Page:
A reflection on John 2:1-11 by Deacon Keith G. Kondrich
During my five-and-a-half years of study and formation for the permanent diaconate, my dad would occasionally ask me this question. . .
“Did you have THE class yet?”
I would say, “What class?” and he would respond, “You know, THE class!” And again, I would reply, “What class? What are you talking about?”
My dad would end the conversation by saying, “Well, you must not have had THE class yet but you’ll know. . .you’ll know when you have it!”
His little riddle went on for a couple of years; every now and then he would ask me how deacon classes were going and then he would always pose the question: “Did you have THE class yet?”
After a while I just couldn’t take it anymore! So the next time he asked, “Did you have THE class yet?”. . .I lost it. . .I broke down and said “WHAT THE HECK ARE YOU TALKING ABOUT!? YOU’RE DRIVING ME NUTS! WHAT CLASS!?”
My dad grinned mischievously and said. . . “You know, the class where they teach you how to turn water into wine!”
I actually think that my dad was a little disappointed when I told him that they really don’t teach you how to change water into wine at the seminary.
The description of Jesus’s first miracle, as recounted in the Gospel of John 2:1-11, is familiar to most Christians. Jesus, his mother, and his disciples are attending a wedding banquet in the town of Cana. At some point, during the celebration, the wine runs out and, at the request of his mother, Jesus miraculously turns water into fine wine, thereby saving the bridal party from embarrassment. John, the Evangelist, ends his account by stating that “Jesus did this as the beginning of his signs at Cana in Galilee and so revealed his glory, and his disciples began to believe in him.”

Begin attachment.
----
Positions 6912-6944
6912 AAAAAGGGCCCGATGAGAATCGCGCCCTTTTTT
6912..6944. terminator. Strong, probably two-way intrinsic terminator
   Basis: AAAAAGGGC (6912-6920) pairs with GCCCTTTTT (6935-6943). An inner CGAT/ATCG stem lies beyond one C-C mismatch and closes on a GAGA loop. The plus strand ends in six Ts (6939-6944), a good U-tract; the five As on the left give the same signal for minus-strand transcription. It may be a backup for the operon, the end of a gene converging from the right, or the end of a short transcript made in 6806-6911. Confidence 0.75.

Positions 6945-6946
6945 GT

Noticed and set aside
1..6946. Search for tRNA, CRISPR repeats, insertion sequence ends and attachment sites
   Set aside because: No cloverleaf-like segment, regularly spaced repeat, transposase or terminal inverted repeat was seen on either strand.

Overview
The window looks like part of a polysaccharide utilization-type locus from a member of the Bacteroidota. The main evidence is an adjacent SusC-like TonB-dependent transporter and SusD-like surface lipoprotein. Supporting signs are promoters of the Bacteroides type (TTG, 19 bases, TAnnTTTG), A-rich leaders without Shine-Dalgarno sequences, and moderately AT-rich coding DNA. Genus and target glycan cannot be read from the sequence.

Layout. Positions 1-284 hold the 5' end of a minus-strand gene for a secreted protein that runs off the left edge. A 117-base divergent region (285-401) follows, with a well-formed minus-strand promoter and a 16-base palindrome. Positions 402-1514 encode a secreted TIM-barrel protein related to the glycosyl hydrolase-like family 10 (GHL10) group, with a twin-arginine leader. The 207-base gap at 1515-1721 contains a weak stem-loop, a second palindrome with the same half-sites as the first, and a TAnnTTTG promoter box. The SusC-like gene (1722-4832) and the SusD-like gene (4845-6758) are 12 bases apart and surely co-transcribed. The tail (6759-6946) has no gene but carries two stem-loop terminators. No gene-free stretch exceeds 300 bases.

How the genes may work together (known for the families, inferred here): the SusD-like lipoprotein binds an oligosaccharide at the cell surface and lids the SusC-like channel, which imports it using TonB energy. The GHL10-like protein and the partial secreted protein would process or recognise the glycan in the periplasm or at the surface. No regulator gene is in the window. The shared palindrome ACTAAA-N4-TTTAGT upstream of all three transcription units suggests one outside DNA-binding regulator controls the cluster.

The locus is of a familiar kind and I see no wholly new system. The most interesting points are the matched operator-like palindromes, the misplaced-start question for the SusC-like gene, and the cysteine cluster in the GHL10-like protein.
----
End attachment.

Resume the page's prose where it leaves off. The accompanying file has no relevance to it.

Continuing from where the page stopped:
Often we interpret the miracle at Cana as a gesture of kindness, on the part of Jesus, to help the wedding party avoid humiliation. But it was more than that! Sometimes we interpret the miracle at Cana as a reminder of the special relationship between Mary and Jesus. But it was more than that!
When Jesus miraculously turns water into wine, He is giving everyone there. . .the wedding party, the guests, the disciples, and even his own mother a sign. . .a sign that reveals His very purpose! Jesus is announcing His mission! He hasn’t come to simply transform water into wine. . . .He has come to transform the world!
Just when the circumstances looked desperate; just when it appeared that anxiety was going to conquer joy; just when everything seemed hopeless. . .Jesus stepped in and TRANSFORMED the situation. . .not just for the bridal party, but for the world!
The lack of wine at the wedding feast symbolized something else that was lacking. The people of Israel themselves were lacking hope. For many, many years the people had been waiting and waiting for a savior; only to be disappointed time and time again by false prophets and phony messiahs. Like the empty wine jars at the wedding banquet, the faith of the people of Israel was running dry. Their souls were parched by the formalistic. . .empty. . .religion of the Pharisees. The people longed for a time when, in the words of the prophet, Isaiah 62:4, “No more shall people call you Forsaken, or your land Desolate, but you shall be called My Delight, and your land Espoused.”
The people at the wedding in Cana saw water turned into wine. Impressive, yes, but really not that important in the larger scheme of things, unless. . .unless, we understand John’s reason for including this episode in his Gospel. In this first sign, John recognized that Jesus’ entire mission was to transform: